You can find a lot of choice of classical music to play for Veterans Day. Here is one link to a compilation that features patriotic songs and marches: https://www.youtube.com/watch?v=BJepYzH1VUY

But The Ear settled on Beethoven (below, in an 1815 portrait by Joseph Willebrord Maehler).

Can you guess which piece?

It is not the memorable funeral marches on the Piano Sonata in A-Flat, Op. 26, or the Symphony No. 3 “Eroica.”

It is also not the “Sacred Hymn of Thanksgiving” in the String Quartet, Op. 132.

And it is not “Wellington’s Victory” or the “Egmont” Overture or the Piano Concerto No. 5 “Emperor” with its triumphant fast movements.

Instead it is the second movement of the Symphony No. 7 in A Major, Op. 92. (You can hear it see it represented graphically in the YouTube video at the bottom.)

That is the very well known Allegretto movement with its repetitious and almost hypnotizing, soaring theme. It seems like a funeral march, full of introspection, poignancy and sadness, that is a bit brisker and more lyrical than usual.

It is so popular, in fact, that it has been used as a soundtrack in many movies, including “The King’s Speech” and has inspired works based on it including the “Fantasia on an Ostinato” by the contemporary American composer John Corigliano.

If it seems an unexpected choice, you just need to know more about its history.

It was composed 1811-1812, and Beethoven correctly considered it one of his finest works. So did Richard Wagner who famously described as the “apotheosis of the dance” for the infectious rhythms throughout the symphony.

At its premiere in Vienna, in his introductory remarks Beethoven said: “We are moved by nothing but pure patriotism and the joyful sacrifice of our powers for those who have sacrificed so much for us.”

Beethoven (below, in 1815 as depicted in a paining the Joseph Willibrord Maehler) premiered the symphony at a charity concert in 1813 to help raise money for the Austrian and Bavarian soldiers who had been wounded at the Battle of Hanau while fighting against France during the Napoleonic Wars.

It was so popular with the first performance that the audience demanded and received an immediate encore performance of the second movement.

Here is a Wikipedia link to the history of the symphony: https://en.wikipedia.org/wiki/Symphony_No._7_(Beethoven)

To this day, the Seventh Symphony, so charged with energy, remains for many people, conductors and orchestral players their favorite Beethoven symphony.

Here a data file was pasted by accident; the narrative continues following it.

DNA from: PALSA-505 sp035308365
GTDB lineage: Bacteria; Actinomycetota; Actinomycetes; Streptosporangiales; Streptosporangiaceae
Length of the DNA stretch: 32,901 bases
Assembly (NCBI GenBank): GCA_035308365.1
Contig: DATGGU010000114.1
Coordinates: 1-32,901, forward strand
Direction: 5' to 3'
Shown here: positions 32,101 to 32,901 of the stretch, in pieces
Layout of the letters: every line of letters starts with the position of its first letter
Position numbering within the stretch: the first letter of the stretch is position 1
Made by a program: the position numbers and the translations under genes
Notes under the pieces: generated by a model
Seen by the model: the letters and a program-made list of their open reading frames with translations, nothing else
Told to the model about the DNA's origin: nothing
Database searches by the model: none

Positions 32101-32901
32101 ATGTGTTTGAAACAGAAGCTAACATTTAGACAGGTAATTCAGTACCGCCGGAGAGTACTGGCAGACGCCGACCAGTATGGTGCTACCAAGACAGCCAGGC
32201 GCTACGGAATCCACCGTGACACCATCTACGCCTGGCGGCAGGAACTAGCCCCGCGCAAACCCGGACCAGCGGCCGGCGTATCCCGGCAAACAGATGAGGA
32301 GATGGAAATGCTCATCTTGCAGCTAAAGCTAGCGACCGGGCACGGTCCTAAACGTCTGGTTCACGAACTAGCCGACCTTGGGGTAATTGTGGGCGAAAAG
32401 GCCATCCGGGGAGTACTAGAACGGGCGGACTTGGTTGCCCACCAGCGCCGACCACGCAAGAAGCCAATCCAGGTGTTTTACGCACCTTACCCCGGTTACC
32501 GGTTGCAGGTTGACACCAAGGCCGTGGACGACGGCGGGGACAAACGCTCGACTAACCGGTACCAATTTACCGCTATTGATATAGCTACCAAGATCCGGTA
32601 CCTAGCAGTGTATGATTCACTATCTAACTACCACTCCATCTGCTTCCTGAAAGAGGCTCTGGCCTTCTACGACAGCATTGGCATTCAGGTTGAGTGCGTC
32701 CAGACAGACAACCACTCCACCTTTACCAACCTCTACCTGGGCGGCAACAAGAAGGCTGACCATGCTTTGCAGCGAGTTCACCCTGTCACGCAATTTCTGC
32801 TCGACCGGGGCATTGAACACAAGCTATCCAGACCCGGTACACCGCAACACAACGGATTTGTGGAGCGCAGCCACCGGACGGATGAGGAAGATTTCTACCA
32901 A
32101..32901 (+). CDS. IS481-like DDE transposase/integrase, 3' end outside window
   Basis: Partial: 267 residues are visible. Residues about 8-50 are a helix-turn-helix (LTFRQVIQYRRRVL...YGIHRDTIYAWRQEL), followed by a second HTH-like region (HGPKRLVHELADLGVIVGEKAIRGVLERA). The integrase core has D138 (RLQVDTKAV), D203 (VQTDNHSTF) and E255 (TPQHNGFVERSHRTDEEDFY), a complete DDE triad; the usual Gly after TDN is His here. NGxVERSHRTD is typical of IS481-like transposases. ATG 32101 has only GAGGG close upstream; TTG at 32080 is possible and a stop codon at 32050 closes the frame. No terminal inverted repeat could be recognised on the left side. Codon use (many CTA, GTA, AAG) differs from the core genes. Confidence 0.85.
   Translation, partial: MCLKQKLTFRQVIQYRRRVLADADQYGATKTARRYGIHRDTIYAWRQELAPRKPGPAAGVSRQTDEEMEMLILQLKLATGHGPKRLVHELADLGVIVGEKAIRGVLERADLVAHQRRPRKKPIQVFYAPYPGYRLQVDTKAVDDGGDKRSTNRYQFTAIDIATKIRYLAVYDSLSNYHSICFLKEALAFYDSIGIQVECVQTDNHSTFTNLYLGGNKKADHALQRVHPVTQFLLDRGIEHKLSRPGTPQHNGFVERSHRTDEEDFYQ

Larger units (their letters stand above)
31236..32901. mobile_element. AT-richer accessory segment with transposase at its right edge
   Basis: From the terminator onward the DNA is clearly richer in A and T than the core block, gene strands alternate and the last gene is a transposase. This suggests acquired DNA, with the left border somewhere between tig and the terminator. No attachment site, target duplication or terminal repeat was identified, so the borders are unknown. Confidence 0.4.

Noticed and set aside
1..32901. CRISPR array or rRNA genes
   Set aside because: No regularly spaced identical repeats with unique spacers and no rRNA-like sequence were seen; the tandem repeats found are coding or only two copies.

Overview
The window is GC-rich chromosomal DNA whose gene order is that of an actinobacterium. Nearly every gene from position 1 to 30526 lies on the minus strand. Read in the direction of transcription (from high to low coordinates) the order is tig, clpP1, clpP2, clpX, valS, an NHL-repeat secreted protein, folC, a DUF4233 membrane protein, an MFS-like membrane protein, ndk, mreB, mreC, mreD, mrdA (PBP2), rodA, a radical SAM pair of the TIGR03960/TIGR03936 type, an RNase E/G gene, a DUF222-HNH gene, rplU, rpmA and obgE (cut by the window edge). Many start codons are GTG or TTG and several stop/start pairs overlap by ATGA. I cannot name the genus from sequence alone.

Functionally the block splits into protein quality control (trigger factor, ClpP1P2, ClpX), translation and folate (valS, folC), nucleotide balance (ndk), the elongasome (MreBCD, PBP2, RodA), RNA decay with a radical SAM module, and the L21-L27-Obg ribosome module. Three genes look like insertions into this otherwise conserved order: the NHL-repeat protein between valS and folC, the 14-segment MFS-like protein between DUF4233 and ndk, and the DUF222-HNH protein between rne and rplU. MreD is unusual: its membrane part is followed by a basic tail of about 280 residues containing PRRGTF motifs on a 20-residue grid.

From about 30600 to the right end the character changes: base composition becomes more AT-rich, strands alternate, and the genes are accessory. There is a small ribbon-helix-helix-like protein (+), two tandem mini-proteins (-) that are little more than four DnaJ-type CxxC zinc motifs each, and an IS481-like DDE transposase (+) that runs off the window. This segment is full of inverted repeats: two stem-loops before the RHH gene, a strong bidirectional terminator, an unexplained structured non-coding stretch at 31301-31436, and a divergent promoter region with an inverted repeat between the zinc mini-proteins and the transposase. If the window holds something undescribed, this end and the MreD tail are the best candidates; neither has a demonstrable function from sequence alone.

It is ironic that Leonard Bernstein (below, in a photo by Paul de Hueck) performed the Seventh Symphony at the last concert he ever conducted – at the Tanglewood Festival in August 1990. He took the second movement at a slower-than-usual tempo and many have criticized Bernstein, who was in terrible health, and have suggested that he was using it as a funeral march or homage for himself. 

They may be right. But in retrospect the choice of Bernstein – who died two months later — finds a certain justification in the original motive for the entire symphony and especially the second movement.

Listen for yourself.

Then tell us what you think.

Does this movement justify it being played on Veterans Day?

What music would you choose to mark the day?

What do you think of the Symphony No. 7 in general and the second movement in particular?

The Ear wants to hear.

 


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Classical music: Today is Memorial Day – a good time to remember the civilian dead as well as the military dead. The Ear likes Ravel’s “Le Tombeau de Couperin.” What music would you listen to to mark the holiday?

May 27, 2019
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By Jacob Stockinger

Today is Memorial Day, 2019, when the nation honors the men and women who died in military service. The Ear would like to see much more attention and remembrance paid to the huge number of civilians — much higher than military personnel and soldiers — who have died in wars and military service, whose lives weren’t given but taken.

In fact, why not establish and celebrate a separate holiday to honor civilian deaths in war? Perhaps it would help to know the detailed history and background of the holiday, since it is not as straightforward or modern as you might expect:

https://en.wikipedia.org/wiki/Memorial_Day

What piece of classical music would you listen to in order to mark the holiday?

There is a lot to choose from.

The Ear especially likes “Le Tombeau de Couperin” by the early 20th-century French composer Maurice Ravel. It is a “tombeau” – a metaphorical “tomb” or “grave” used by the French to mean paying homage to the dead – in two senses.

Its neo-Classical or neo-Baroque style recalls the 18th-century world of French composers and harpsichordists including Jean-Philippe Rameau and Francois Couperin. But in a second sense, Ravel (below, in 1910) dedicated each of the six movements to a friend – in one case, two brothers — who had died during World War I. So part of its appeal is that it is a very personal statement of grief.

Here is more detailed background about the piece:

https://en.wikipedia.org/wiki/Le_tombeau_de_Couperin

The work was orchestrated later, which added sonic color but cut out two movements. The Ear prefers the original piano version, which seems a little more percussive, austere and straightforward — less pretty but more beautiful, and more in keeping with the holiday by evoking sentiment without sentimentality.

In the YouTube video at the bottom, you can hear it in a live performance by Canadian pianist Angela Hewitt.